The 15-track collection is the follow-up to 2018’s All Of It and includes seven tracks co-written by the Georgia native. The tracklist also features co-writes from artists HARDY, ERNEST, Dustin Lynch and Thomas Rhett as well as famed songwriters like Luke Laird, Ashley Gorley, Jessi Alexander and more.
Stereotype is, without a doubt, filled with hits from top to bottom, including the multi-week No.1 lead single, “Single Saturday Night,” and the current Top 5 and climbing “Never Say Never” duet with Lainey Wilson, however one quick glance at the tracklist will leave fans wanting to know more about track number four: “She Had Me At Heads Carolina.”
Swindell says the idea came to him and co-writer Thomas Rhett while on tour together last year. While they originally planned to write a song to sing together, the idea shifted after rediscovering “Heads Carolina, Tails Carolina.”
“Out of all the ‘90s country songs we all love, I don’t think anybody would have thought we would have picked that one, but I think that’s what makes it special,” Swindell explained to Country Now and other media outlets during a recent interview.
Listen To “She Had Me At Heads Carolina”
With album deadlines looming, Swindell and Rhett called upon Ashley Gorley and Jesse Frasure to help write the song, but there was one thing they had to do first – obtain the permission of the original songwriters, Mark D. Sanders, Tim Nichols. Luckily, they got the green light and hit the ground running.
“I’ve never been under that much pressure,” Swindell admitted, as he revealed they were missing deadlines left and right. “I was like, ‘if we don’t write it today, this ain’t gonna happen.’ So that was a different feeling, going in knowing we got to write it and not only do we have to finish, it’s gotta be good.”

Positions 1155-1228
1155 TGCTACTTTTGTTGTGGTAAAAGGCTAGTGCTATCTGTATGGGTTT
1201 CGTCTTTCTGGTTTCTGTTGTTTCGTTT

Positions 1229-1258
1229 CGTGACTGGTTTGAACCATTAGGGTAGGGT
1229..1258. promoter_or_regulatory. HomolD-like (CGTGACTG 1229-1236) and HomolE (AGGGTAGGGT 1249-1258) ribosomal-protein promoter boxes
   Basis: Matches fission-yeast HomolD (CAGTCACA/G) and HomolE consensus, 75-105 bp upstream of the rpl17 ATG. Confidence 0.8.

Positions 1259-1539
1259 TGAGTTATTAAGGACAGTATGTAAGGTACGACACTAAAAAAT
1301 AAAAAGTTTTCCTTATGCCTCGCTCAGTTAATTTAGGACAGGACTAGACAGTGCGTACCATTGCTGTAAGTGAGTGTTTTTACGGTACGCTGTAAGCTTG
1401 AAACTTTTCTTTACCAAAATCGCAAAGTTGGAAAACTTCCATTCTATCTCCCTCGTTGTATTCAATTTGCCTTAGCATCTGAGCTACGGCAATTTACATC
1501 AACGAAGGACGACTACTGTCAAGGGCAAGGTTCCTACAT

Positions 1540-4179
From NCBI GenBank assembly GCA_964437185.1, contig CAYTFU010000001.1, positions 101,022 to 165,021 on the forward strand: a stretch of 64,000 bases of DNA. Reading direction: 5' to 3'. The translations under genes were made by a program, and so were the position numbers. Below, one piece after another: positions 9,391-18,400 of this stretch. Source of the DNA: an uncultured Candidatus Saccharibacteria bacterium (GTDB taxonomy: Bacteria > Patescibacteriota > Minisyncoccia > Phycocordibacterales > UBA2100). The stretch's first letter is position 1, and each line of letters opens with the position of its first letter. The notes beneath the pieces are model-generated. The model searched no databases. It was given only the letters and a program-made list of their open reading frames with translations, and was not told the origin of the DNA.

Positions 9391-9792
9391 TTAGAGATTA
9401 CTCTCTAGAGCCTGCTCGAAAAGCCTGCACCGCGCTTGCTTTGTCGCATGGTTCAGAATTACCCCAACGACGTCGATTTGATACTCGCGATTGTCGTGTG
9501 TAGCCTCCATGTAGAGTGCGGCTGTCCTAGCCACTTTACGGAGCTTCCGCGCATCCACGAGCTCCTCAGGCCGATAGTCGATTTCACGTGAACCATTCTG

It appears they hit a home run as the track is already resonating with fans. “We played it live a few times and, obviously, people think they know it when it gets to that chorus and they’re screaming the song because it’s such a big hit from the ‘90s and when it gets to the line about South Georgia it kind of throws them off,” he laughed. “So, I’m ready for this to come out so people can learn the words to this one.”
The real question is, what does Messina think about the song? Swindell says she was “super cool” and that she gave him and the song her blessing.
“I just got her number and just sent her a text letting her know that it was me and that I’ve been wanting to reach out and that I finally got her contact. [I] just let her know what a fan I was and that you know, the original song, without that, obviously, I would have never had this idea,” he shared. “I just wanted her to know I wanted her to be as much of a part of it as she wanted to be. Or if not at all, that’s fine too.”
Swindell said Messina told him she was glad he “chose that song.”
While a collaboration between the pair has yet to be confirmed, the singer/songwriter is holding out hope.
“I hope someday I get to sing it with her or do something,” Swindell said. “I want her to be involved because we wouldn’t have the song without the writers and without her making it what it is.”
Cole Swindell will celebrate the release of Stereotype with a performance of “Never Say Never” with Wilson on ABC’s Good Morning America on Monday, April 11. That night, the artists will join together once again for a performance of the fiery duet at the 2022 CMT Music Awards. Swindell and Wilson are also nominated for the night’s most-coveted award – “Video of Year” for “Never Say Never.”